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article imageCrop rotation and the role of microorganisms

By Tim Sandle     Jul 25, 2013 in Science
Crop rotation has been used since ancient times to improve plant nutrition and to limit the spread of disease. A new study reveals this relates to enriching the soil with bacteria, fungi and protozoa.
Crop rotation is the practice of growing a series of different types of crops in the same area in sequential seasons. The practice of crop rotation gives various benefits to the soil, such as the replenishment of nitrogen.
In essence, the new research has demonstrated that changing the crop species massively changes the content of microbes in the soil, which in turn helps the plant to acquire nutrients, regulate growth and protect itself against pests and diseases, boosting yield. The location where this happens is called the rhizosphere. The rhizosphere is the narrow region of soil that is directly influenced by root secretions and associated soil microorganisms.
To show this an organic agricultural study was conducted. Soil was collected from a field near Norwich (in the U.K.) and planted with wheat, oats and peas. After growing wheat, the analysis of the soil showed that it remained largely unchanged and the microbes in it were mostly bacteria. However, growing oat and pea in the same soil caused a huge shift towards fungi.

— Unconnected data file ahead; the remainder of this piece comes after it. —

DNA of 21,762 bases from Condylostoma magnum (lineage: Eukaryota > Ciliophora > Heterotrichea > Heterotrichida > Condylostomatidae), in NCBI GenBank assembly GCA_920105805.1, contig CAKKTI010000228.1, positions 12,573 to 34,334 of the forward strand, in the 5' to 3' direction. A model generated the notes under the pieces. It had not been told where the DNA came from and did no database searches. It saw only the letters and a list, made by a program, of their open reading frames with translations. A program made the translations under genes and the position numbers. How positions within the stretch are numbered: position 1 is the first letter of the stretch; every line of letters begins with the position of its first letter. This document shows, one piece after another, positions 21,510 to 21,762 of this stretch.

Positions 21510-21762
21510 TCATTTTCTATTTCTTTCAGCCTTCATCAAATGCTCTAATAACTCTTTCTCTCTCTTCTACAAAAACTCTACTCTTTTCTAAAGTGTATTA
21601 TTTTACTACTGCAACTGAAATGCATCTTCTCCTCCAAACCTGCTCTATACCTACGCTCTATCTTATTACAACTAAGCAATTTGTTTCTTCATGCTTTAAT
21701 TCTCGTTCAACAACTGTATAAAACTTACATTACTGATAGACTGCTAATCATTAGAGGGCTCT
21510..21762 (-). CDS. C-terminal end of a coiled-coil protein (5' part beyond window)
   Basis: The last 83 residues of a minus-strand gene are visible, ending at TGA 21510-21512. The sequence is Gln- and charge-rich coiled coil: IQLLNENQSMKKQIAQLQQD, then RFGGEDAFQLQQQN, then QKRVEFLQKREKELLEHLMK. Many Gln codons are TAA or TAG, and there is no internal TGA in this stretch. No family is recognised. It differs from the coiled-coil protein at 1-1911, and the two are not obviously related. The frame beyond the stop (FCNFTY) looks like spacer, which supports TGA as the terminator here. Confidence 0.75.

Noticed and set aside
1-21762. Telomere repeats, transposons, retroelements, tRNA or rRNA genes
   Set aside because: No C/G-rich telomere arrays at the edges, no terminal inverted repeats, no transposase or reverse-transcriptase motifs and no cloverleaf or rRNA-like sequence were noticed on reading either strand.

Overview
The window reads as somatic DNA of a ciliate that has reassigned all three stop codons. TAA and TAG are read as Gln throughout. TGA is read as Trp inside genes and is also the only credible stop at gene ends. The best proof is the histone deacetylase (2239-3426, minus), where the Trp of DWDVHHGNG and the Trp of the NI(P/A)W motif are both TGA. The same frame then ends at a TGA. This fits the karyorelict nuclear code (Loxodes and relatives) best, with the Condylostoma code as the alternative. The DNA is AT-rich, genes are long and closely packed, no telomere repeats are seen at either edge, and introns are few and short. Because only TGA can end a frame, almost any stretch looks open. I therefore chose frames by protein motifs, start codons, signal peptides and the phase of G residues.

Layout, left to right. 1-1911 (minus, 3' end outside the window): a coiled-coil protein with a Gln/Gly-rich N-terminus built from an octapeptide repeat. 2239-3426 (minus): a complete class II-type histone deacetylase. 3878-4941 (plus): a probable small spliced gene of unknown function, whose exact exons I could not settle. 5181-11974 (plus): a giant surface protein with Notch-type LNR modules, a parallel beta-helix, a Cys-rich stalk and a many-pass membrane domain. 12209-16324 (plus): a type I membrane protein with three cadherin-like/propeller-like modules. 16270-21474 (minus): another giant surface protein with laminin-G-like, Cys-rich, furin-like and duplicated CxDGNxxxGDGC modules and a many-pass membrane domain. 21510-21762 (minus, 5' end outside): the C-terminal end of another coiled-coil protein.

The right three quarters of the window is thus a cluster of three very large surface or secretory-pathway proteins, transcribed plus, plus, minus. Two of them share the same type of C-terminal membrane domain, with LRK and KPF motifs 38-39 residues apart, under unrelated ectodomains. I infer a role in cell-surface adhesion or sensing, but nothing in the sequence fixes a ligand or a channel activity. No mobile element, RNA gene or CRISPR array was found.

To show this, extensive genetic testing was required because each gram of soil contains over 50,000 species of bacteria. The findings of the study could be used to develop plant varieties that encourage beneficial microbes in the soil.
The study was published in Nature's The ISME Journal. The paper is titled “Comparative metatranscriptomics reveals kingdom level changes in the rhizosphere microbiome of plants.”
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